8. Two Ingredient Maple Frosting.

It’s so simple it would never occur to most of us. One woman found a quick way to frost hearty cakes: Just add maple syrup to powdered sugar until it’s spreadable. 

9. Bacon Makes it Better.

One reader writes to tell Good Housekeeping that her family much prefers baked macaroni and cheese if raw bacon is first layered on top of the casserole before going into the over. We’ll file that one under “Blameless ignorance of a more innocent time.” Or just, “Bacon. Duh.”

BONUS: Combine Peanut Butter and Rice!

It was a fresh strange combination in the 1920s, and it seems to be a fresh strange combination now. We’re instructed to “Boil one-half cupful of rice until tender, in boiling, salted water. Pour over it one pint of thin white sauce, to which one-half cupful of peanut butter has been added.” The Washington reader who submits this idea is sure that you will find this “a tasty combination.”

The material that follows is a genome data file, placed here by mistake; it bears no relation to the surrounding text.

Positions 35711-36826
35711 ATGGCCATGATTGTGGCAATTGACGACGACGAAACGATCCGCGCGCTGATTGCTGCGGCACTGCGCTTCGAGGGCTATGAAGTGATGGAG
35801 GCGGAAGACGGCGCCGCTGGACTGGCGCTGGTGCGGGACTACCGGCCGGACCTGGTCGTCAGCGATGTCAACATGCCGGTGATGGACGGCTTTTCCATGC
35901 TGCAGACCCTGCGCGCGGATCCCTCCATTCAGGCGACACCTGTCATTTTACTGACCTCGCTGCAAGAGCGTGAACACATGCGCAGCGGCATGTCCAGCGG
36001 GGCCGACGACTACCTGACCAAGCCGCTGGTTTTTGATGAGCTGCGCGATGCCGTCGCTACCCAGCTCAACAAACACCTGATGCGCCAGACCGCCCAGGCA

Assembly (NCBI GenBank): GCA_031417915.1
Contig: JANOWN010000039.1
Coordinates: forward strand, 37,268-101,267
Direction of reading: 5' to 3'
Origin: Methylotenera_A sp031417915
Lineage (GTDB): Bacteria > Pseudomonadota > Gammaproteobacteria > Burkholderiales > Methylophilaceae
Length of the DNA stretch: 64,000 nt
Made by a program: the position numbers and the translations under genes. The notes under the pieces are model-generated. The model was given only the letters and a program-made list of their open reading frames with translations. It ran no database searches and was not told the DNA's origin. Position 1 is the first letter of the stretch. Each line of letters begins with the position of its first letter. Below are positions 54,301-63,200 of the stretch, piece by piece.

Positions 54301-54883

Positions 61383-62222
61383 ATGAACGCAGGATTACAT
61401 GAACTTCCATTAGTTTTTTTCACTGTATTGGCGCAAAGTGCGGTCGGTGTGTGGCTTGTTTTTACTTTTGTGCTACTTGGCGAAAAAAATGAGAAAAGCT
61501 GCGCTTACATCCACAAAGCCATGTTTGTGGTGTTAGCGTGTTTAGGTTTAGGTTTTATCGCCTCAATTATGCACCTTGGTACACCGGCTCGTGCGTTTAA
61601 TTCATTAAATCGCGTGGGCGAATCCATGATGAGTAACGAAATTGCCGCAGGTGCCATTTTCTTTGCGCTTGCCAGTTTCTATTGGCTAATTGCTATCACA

A Very Brief History of Chamber Pots

Some of the oldest chamber pots found by archeologists have been discovered in ancient Greece, but portable toilets have come a long way since then. Whether referred to as "the Jordan" (possibly a reference to the river), "Oliver's Skull" (maybe a nod to Oliver Cromwell's perambulating cranium), or "the Looking Glass" (because doctors would examine urine for diagnosis), they were an essential fact of life in houses and on the road for centuries. In this video from the Wellcome Collection, Visitor Experience Assistant Rob Bidder discusses two 19th century chamber pots in the museum while offering a brief survey of the use of chamber pots in Britain (including why they were particularly useful in wartime).

Photo illustration by Lucy Quintanilla, Mental Floss. Saint Nicholas: HULTON ARCHIVE, GETTY IMAGES. Skulls, backgrounds: iStock
Tomb Raider: The Story of Saint Nicholas's Stolen Bones
Photo illustration by Lucy Quintanilla, Mental Floss. Saint Nicholas: HULTON ARCHIVE, GETTY IMAGES. Skulls, backgrounds: iStock
Photo illustration by Lucy Quintanilla, Mental Floss. Saint Nicholas: HULTON ARCHIVE, GETTY IMAGES. Skulls, backgrounds: iStock